This post originally appeared on Nahmod Law by Sheldon Nahmod, Distinguished Professor of Law at IIT Chicago-Kent College of Law. Follow him on twitter @NahmodLaw.
It is one of the worst Supreme Court decisions in history.
No, I’m not referring to Dred Scott v. Sanford, which held that blacks could never be U.S. citizens, thereby making the Civil War all but inevitable.
I’m also not referring to Plessy v. Ferguson, which upheld separate but equal and ushered in Jim Crow.
I’m not referring to Lochner v. New York, where a laissez faire Supreme Court struck down pro-labor progressive legislation.
And I’m not referring to U.S. v. Korematsu, which upheld the internment of loyal Japanese-American citizens during World War II.
All four of these decisions are morally repugnant, and several are even evil.
No, I’m referring to the infamous and much more recent 2000 decision in Bush v. Gore, where the Court called a halt to the Florida recount and effectively selected George Bush as President of the United States.
This is, in my opinion, perhaps the most overtly politically partisan decision in Supreme Court history. Five Republican-appointed Justices voted for the Republican candidate, while the four dissenters, including two Democrat-appointed Justices and two Republican-appointed Justices, maintained that the Court should not have become involved or at least should not have stopped the recount.
Bush v. Gore blatantly violated the most basic principles of federalism, comity and judicial restraint. The five Justices in the majority, even if they thought they acted in good faith, fooled themselves into thinking that they were simply interpreting the Constitution rather than voting their own partisan political preferences. Justice Scalia was, of course, one of those.
Why do I bring up Bush v. Gore? Because Justice Scalia repeatedly admonished those who criticized the Court’s decision to “get over it.”
But Justice Scalia himself never could get over Roe v. Wade, the 1973 landmark abortion decision. He contended that Roe was incorrect and should be overruled, regardless of the consequences. He repeatedly and heatedly accused his colleagues of intellectual dishonesty and of supplanting the political process.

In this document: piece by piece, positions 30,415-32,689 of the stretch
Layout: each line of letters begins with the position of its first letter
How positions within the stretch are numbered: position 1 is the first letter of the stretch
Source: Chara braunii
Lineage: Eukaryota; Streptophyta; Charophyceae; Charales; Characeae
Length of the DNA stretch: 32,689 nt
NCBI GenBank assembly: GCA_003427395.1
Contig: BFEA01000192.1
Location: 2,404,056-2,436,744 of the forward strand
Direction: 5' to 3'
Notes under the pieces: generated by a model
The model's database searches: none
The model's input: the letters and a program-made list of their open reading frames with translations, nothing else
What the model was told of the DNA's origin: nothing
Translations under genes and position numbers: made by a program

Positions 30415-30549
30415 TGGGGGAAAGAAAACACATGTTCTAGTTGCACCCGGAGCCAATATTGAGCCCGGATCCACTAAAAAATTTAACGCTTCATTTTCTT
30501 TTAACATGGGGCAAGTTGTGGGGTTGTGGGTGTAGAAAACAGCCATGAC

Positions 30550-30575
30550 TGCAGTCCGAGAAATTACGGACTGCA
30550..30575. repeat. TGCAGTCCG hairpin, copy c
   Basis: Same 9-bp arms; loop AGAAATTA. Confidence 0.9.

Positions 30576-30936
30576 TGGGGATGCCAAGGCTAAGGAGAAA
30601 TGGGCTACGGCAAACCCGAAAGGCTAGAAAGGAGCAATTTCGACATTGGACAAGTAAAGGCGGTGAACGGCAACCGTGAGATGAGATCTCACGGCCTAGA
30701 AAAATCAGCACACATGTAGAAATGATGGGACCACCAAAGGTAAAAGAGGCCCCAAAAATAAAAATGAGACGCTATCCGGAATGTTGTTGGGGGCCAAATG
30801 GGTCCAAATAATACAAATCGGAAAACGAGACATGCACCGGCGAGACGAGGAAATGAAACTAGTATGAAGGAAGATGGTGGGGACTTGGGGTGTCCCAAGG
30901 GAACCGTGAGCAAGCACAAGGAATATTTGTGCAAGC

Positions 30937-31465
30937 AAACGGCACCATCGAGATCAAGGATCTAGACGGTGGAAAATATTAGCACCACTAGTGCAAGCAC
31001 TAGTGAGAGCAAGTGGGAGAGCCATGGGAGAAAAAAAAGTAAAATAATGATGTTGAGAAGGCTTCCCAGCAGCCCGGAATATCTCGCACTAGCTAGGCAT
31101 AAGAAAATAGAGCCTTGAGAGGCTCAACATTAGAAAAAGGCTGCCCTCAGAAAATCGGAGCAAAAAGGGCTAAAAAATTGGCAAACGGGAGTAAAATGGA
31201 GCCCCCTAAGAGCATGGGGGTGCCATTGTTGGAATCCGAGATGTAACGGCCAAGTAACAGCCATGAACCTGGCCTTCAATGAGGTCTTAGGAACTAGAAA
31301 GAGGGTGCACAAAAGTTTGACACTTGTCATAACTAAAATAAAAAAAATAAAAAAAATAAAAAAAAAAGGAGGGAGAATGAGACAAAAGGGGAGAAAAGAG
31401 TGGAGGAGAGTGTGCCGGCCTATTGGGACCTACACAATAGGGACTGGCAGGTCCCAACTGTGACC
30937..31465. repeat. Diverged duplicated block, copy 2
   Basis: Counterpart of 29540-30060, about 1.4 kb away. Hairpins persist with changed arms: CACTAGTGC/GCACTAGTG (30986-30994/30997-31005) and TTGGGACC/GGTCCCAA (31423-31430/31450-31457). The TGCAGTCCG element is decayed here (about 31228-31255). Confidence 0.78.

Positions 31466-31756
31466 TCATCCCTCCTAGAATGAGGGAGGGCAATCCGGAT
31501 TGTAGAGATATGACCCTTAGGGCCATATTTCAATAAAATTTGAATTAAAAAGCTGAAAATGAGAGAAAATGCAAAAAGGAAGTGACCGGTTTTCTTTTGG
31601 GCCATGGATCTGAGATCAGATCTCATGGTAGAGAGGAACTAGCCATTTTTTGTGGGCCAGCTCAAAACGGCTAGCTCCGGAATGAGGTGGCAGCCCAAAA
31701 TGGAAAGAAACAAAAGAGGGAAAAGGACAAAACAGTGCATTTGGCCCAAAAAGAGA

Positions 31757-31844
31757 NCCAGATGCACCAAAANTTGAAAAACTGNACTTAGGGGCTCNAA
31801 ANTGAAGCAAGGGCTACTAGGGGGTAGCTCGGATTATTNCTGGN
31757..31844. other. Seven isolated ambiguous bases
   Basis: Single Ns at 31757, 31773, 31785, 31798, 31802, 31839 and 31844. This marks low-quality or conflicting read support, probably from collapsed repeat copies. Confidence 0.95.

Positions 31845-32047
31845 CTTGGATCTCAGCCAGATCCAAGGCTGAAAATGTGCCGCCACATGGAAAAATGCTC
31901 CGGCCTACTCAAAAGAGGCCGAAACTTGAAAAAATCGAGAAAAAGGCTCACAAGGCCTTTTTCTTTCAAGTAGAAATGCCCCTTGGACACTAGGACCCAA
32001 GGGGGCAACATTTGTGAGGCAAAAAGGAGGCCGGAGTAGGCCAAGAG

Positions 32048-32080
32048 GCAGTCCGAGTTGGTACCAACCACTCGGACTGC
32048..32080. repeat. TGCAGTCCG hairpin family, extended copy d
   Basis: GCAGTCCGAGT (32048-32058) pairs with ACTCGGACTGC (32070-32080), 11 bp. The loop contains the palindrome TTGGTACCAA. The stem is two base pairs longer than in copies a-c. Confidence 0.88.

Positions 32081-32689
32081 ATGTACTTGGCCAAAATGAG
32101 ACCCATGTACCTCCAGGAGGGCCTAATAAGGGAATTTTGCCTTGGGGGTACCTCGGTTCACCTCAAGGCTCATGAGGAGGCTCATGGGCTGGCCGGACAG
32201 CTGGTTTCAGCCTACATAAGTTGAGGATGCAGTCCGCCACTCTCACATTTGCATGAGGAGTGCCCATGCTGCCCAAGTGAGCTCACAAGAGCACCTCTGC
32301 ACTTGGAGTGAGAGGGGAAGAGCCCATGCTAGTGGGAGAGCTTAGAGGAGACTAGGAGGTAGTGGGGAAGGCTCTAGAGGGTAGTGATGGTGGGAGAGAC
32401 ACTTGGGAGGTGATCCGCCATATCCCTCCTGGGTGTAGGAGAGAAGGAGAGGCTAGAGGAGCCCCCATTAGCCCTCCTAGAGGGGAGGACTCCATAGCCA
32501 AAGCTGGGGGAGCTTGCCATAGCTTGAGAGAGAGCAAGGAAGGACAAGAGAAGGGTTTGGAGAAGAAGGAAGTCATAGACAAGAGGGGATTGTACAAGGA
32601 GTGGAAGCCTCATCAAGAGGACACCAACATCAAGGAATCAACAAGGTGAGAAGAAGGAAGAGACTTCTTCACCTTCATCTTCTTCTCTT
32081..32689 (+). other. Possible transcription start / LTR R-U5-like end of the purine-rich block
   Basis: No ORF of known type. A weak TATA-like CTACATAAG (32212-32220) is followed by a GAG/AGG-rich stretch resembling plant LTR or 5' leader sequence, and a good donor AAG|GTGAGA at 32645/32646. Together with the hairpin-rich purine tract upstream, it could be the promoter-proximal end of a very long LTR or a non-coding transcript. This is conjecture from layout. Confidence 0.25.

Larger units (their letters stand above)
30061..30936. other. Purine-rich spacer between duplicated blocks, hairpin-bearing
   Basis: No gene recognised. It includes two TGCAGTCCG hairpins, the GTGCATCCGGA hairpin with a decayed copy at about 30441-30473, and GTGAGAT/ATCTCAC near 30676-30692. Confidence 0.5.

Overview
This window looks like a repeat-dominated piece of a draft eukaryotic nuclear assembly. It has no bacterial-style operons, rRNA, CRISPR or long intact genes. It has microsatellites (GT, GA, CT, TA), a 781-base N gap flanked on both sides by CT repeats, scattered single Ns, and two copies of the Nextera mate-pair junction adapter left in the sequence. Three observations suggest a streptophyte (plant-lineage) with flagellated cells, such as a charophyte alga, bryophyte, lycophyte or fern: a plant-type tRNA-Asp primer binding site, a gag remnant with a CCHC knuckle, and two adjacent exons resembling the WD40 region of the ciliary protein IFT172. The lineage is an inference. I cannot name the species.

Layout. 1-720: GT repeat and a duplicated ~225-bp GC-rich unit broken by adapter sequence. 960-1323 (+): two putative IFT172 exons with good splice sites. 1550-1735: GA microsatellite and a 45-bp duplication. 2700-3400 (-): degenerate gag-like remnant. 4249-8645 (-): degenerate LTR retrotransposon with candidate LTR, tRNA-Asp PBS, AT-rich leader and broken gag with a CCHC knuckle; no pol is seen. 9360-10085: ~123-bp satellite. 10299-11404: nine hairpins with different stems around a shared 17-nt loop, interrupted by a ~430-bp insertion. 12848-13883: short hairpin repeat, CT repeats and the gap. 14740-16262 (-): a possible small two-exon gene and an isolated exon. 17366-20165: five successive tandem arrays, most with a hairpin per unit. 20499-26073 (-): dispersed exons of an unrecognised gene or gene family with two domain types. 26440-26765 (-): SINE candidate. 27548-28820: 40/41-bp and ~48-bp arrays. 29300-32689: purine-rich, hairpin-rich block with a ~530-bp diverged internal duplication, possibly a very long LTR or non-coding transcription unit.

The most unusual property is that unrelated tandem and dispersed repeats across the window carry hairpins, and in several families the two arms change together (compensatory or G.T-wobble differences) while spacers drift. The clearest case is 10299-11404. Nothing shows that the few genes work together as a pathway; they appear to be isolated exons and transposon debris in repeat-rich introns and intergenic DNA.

He could never get over the Court’s decision in Romer v. Evans, dealing with sexual orientation discrimination. He accused the majority of taking sides in the culture wars and of signing on to the “homosexual agenda.”
He angrily attacked the Court’s decision in U.S. v. Windsor, striking down the Defense of Marriage Act, and commented bitterly (and correctly, as it turned out), that Windsor would directly lead to constitutionalizingsame-sex marriage. Then came Obergefell v. Hodges, the blockbuster 2015 decision finding a due processright to same-sex marriage.
I fully understand Justice Scalia’s anger and frustration regarding abortion and same-sex marriage, even though I disagree with his views on the merits. And I even understand why he could never “get over” those decisions.
But his calls for others to “get over” Bush v. Gore always rang hollow to me and smacked of disingenuousness or even hypocrisy.
I continue to teach Bush v. Gore as the last case in my constitutional law course because it is the best example of a wrongheaded and politically partisan Supreme Court decision handed down by a triumphalist Court.
I still cannot get over it.
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